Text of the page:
Today I want to talk about a health issue that appears as a common occurrence to so many people, yet is not normal for our health and wellness. Common complaints such as urinary urge and frequency, chronic urinary tract infections (UTIs), urinary incontinence (UI), constipation, painful sex, erectile dysfunction, and pelvic pain are often blamed on age, drinking too much water or caffeine, having a small bladder, child birth and breastfeeding, or being told “it’s all in your head.” Well I have news for you: your pelvic floor muscles, nervous system, and other pelvic health conditions are the underlying factors.
Pelvic health encompasses the function of your pelvic floor muscles, urinary and bowel systems, and reproductive system. When everything “down there” is working in harmony, our bodies can happily pee, poop, have sex, carry babies, and go through menstrual cycles or menopause. The pelvic floor muscles are skeletal muscles, just like the muscles in our arms and legs. The pelvic floor muscles also constantly work together with some of those larger muscles like the abdominals, gluteals, spinal extensors, and diaphragm. They make up the bowl of your pelvis, kind of like a hammock to hold everything in place. They have to counteract increases in intra-abdominal pressure during activities such as coughing, sneezing, laughing, and jumping. Can you see how complex this is getting? No wonder so many things can go wrong.
What if you never had an injury or don’t know how those pelvic floor muscles could have gotten stressed in the first place? Pelvic health conditions such as chronic pelvic pain syndrome (CPPS), endometriosis, vestibulodynia, interstitial cystitis, irritable bowel syndrome, and vaginismus have common underlying factors including inflammation, psycho-social factors (stress, lifestyle, diet, sleep, etc), and trauma (physical or emotional). Many of us also have at least one of the many chronic medical conditions (eg. diabetes, autoimmune disease, high blood pressure, heart disease) troubling the Western world since the 20th century thanks to processed food, sedentary lifestyles, and stress. Modern society has growing pressures to remain on-the-go, stimulated by screens and social media, and forgo routine exercise and nutrition.
Our nervous systems start to become chronically stressed, which keeps the sympathetic nervous system on overdrive. AKA the “fight or flight”response that helps us to avoid danger – like running from predators as our ancestors once did- never shuts off. The pelvic floor muscles are constantly under battle, and tighten up to protect your body. This vicious cycle continues and the body begins to develop one or more of the following physical symptoms:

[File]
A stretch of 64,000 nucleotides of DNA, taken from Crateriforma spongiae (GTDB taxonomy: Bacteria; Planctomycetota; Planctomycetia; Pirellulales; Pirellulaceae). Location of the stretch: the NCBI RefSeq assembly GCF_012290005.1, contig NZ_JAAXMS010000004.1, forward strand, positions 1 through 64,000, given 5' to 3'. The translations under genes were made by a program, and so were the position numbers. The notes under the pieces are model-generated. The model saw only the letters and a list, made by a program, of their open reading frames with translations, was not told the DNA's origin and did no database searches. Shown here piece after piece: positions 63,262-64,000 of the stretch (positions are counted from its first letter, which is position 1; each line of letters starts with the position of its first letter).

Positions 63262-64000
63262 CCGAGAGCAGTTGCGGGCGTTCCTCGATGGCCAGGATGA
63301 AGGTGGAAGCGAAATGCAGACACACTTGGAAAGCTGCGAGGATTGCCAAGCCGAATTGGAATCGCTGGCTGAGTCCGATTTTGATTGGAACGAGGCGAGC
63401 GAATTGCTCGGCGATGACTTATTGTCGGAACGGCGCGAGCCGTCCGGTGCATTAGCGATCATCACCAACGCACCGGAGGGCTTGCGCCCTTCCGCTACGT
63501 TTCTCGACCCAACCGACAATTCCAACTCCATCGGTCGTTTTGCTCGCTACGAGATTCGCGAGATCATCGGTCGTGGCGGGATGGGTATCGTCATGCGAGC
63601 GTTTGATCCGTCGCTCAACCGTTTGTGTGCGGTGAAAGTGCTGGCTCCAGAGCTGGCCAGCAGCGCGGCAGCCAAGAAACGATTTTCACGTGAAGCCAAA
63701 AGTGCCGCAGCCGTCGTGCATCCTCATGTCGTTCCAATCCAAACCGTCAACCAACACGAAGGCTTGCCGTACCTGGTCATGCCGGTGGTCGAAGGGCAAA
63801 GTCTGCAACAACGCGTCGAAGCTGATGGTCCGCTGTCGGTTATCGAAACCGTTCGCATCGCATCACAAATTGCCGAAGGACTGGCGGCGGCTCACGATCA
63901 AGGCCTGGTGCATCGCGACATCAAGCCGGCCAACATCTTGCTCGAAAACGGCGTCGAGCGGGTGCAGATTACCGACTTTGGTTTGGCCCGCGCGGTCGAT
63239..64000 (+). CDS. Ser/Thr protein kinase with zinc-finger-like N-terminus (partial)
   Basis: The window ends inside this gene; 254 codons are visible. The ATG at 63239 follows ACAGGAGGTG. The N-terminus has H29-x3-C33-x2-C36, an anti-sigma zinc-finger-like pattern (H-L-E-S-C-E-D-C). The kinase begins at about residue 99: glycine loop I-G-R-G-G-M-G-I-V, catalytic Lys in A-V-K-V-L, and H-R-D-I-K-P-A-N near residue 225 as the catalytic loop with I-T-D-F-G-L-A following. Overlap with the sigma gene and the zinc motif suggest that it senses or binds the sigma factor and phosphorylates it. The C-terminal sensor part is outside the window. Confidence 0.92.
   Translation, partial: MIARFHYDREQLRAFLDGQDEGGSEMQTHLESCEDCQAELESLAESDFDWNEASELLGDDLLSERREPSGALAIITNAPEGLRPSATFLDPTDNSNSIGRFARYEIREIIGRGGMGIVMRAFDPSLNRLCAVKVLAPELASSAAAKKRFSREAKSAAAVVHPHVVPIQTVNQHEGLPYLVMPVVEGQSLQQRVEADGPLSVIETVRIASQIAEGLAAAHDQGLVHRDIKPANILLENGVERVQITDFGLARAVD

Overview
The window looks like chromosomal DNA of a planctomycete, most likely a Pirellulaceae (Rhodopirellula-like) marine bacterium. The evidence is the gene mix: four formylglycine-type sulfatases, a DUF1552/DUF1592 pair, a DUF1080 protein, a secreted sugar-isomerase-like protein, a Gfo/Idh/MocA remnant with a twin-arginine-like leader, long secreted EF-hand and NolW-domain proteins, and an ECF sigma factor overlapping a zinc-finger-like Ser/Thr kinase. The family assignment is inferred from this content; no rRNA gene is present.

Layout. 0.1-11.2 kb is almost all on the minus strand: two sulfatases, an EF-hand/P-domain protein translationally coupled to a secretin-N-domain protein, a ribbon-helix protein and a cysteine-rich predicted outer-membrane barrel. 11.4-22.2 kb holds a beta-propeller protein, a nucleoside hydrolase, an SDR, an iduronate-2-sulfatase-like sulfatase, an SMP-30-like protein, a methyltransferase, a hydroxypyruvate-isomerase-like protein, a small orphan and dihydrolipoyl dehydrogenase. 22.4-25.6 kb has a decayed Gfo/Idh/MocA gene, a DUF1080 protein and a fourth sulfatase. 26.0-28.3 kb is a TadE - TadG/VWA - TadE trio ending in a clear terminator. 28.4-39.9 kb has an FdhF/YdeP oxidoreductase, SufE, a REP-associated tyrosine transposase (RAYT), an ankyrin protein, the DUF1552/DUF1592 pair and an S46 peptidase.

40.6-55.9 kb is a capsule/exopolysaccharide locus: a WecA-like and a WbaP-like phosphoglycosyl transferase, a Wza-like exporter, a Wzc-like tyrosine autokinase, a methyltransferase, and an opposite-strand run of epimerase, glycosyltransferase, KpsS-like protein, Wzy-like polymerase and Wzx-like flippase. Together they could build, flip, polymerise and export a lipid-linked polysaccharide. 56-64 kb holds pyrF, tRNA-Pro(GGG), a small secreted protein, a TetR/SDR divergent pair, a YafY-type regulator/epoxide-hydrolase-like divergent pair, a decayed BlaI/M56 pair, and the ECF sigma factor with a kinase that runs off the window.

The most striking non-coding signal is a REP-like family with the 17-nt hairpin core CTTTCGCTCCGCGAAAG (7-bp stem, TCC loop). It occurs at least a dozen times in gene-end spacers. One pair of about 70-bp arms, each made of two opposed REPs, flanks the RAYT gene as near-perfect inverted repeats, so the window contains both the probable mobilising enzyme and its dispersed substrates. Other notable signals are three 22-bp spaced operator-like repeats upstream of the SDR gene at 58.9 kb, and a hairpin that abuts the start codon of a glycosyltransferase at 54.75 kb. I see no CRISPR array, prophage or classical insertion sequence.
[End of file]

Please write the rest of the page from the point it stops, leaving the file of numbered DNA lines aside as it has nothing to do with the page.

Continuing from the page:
- Urinary symptoms:
- urinary urge and/or frequency
- urinary hesitation or retention
- urge and/or stress incontinence
- post-void dribbling or leaking
- burning during or after urination
- Bowel symptoms:
- fecal incontinence
- pain before, during, or after bowel movements
- abdominal pain
- Sexual dysfunction:
- pain during, or after sex
- diminished or absent orgasm
- erectile dysfunction
- post-ejaculatory pain
- Pelvic pain symptoms:
- pelvic girdle pain
- perineal pain
- low back pain
- sacroiliac joint dysfunction (SIJ)
- tailbone pain (coccydynia)
Side note: pregnancy and postpartum women can experience any one of the above symptoms. The “normal” label is often applied to these symptoms simply because we are lead to believe that having a baby changes you for good. Yes they are common, but any mother should not have to live with them. Spread the word and seek care of a pelvic health physical therapist if you are looking to become pregnant, are currently pregnant, or are a postpartum (no matter how long ago you gave birth) mother.
If you have think you may be struggling with any of the above symptoms, whether they are new or ongoing, do not hesitate to talk with a medical provider who can guide you in a treatment method. Getting an evaluation from a pelvic floor physical therapist will determine if you have tension in the pelvic floor muscles, how you can control and move the pelvic floor muscles, which other muscles are contributing, and if posture, breathing, or exercise plays a role. A pelvic floor physical therapist can also provide a treatment plan to address your specific goals. Be sure to discuss underlying factors with your physical therapist or other medical provider in order to tackle the root of your symptoms and eliminate triggers. At Physical Therapy Edge, we can provide physical therapy and wellness coaching to tease out the pieces and guide you to achieving your goals.